Fluctuating Fortunes

By December 1588, it was business as usual for Raleigh. His privateering raids on Flemish and Spanish ships continued. His commercial venture in Virginia was also still to the fore. Thomas Hariot's propaganda treatise 'Brief and True Report', published in 1588, was translated into Latin, French and German and made available on the Continent. Raleigh's name was becoming ever better known. He seems to have escaped the embarrassing disaster of the expedition to Cadiz in June 1589, which left a staggering 11,000 Englishmen dead from disease alone. He also narrowly avoided a duel with the 21-year-old Earl of Essex, a good-looking hot-head who had taken on the mantle of Sir Philip Sidney as the ideal Elizabethan. A duel between such prima donnas would surely have been epic. In August 1589, Raleigh returned to Ireland under a dark cloud. The reason for his departure from London is unknown. There were whispers of an untoward movement in Her Majesty's direction but perhaps Essex's propaganda machine simply had the upper hand. A draft letter of June 1589 written by Elizabeth to Lord Deputy Fitzwilliam indicates he had seriously annoyed the Queen. In it, she decreed that Raleigh surrender his 42,000 acres and revert to a single seignory of 12,000 acres which would have brought him level with the other Undertakers in Ireland. As it happens the letter was never sent.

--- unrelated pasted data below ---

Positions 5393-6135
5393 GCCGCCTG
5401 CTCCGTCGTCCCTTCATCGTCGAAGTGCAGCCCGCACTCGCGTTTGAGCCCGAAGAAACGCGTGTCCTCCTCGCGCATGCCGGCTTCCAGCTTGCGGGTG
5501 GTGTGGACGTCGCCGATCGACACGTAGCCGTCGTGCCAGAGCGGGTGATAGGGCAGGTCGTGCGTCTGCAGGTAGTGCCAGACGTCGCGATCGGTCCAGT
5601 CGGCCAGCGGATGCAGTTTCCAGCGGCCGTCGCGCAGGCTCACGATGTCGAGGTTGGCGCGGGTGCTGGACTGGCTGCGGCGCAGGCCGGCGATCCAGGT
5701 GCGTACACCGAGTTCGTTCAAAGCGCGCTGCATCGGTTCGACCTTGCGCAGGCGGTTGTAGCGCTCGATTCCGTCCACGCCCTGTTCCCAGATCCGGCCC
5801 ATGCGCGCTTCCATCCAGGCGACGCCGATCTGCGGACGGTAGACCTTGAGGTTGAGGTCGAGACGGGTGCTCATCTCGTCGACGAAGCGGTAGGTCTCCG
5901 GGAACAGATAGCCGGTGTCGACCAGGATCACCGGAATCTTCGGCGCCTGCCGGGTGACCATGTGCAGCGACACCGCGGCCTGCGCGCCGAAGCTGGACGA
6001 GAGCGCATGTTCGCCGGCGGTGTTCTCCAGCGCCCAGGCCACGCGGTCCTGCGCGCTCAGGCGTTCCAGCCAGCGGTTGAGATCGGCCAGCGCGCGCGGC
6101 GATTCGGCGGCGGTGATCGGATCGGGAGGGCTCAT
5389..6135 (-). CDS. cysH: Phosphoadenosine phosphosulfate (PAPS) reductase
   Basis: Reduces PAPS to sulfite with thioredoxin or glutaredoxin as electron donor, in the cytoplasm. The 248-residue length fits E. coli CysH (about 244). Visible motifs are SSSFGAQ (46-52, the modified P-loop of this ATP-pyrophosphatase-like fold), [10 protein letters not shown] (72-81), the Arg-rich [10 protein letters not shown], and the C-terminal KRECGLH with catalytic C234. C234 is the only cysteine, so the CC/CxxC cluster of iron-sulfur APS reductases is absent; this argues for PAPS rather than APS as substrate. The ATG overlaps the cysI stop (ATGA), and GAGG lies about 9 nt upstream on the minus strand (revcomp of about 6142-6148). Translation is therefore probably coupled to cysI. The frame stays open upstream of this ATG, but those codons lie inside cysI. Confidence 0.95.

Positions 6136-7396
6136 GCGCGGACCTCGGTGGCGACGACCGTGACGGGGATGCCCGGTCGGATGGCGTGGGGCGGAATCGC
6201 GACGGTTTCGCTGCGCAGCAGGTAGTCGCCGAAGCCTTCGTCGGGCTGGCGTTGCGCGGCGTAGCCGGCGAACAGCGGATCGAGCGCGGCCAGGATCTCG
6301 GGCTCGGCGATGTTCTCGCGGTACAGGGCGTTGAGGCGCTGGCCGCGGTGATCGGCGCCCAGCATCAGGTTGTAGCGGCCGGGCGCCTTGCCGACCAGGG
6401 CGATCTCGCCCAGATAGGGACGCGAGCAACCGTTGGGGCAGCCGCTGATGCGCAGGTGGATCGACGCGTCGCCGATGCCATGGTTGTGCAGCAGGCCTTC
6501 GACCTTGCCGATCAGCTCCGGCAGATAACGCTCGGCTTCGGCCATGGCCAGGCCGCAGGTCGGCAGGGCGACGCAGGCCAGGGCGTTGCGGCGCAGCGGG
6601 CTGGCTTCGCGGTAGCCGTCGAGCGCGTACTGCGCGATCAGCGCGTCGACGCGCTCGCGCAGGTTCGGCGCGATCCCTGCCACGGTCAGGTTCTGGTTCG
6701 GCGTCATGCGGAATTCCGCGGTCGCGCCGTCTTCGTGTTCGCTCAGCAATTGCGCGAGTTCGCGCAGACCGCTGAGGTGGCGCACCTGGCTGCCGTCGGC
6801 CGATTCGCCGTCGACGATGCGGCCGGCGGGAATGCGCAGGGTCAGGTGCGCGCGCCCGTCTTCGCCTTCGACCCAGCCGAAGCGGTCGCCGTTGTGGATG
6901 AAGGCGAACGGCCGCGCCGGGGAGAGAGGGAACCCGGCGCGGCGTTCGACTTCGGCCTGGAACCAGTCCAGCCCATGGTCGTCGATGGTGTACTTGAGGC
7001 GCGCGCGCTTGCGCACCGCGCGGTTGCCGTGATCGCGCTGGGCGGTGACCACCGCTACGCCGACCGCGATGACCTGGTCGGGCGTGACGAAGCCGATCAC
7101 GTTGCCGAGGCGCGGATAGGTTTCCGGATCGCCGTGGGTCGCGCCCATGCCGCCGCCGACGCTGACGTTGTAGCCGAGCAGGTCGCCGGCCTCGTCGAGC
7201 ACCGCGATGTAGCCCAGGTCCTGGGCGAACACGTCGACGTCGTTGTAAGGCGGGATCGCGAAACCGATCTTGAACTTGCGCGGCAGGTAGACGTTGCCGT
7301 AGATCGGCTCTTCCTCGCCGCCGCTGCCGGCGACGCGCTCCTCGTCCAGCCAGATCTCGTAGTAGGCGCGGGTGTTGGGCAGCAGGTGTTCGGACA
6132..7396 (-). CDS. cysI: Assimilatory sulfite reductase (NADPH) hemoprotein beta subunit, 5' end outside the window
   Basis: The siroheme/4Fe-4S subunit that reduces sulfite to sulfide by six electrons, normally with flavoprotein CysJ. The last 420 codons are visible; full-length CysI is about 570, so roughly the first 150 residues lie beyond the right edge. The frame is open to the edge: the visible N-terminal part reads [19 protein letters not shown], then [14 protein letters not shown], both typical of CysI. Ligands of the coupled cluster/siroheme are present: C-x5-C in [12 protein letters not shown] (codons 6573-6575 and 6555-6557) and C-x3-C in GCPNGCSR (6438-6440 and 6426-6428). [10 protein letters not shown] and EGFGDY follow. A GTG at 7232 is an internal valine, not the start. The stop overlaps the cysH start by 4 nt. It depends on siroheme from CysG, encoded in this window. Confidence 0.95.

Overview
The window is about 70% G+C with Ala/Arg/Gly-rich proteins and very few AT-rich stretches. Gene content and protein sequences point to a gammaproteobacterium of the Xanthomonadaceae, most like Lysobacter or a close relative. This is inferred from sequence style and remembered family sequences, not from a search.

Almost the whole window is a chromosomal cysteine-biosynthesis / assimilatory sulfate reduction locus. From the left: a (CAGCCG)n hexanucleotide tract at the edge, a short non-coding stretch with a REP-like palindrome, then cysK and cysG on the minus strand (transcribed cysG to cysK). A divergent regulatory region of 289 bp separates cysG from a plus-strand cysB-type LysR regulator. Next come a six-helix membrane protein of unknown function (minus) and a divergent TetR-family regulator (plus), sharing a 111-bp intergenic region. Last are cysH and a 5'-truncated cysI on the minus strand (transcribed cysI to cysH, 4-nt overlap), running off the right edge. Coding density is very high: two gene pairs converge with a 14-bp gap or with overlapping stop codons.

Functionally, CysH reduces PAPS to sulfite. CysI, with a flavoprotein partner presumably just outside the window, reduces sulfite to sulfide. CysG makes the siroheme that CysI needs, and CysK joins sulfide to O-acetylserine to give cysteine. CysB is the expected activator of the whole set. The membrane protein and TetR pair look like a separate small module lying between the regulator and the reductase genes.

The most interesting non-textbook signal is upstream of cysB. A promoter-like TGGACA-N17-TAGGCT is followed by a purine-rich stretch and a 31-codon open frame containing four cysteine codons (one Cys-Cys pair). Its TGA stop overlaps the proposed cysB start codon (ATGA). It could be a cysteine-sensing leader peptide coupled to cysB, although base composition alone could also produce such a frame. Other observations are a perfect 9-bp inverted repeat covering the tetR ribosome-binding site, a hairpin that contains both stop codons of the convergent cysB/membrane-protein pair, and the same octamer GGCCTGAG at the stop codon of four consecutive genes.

A Successful Plantation

At any rate, Raleigh was thus far doing rather well on his Irish venture. In May 1589 he produced a report listing 144 men, including craftsmen, who had settled on his lands, most of whom had brought their families, as well as cattle and ploughs. By and large, these settlers hailed from south-west England but there were also a number of old English families and one or two pure Irish converts. As such, he was well on the way to honouring his contract to settle 320 families. His tenants included a number of those who had sailed with him since his earliest New World adventures. Foremost amongst there was his friend Thomas Hariot, who was now established at Molana Abbey, the island directly opposite Ballynatray.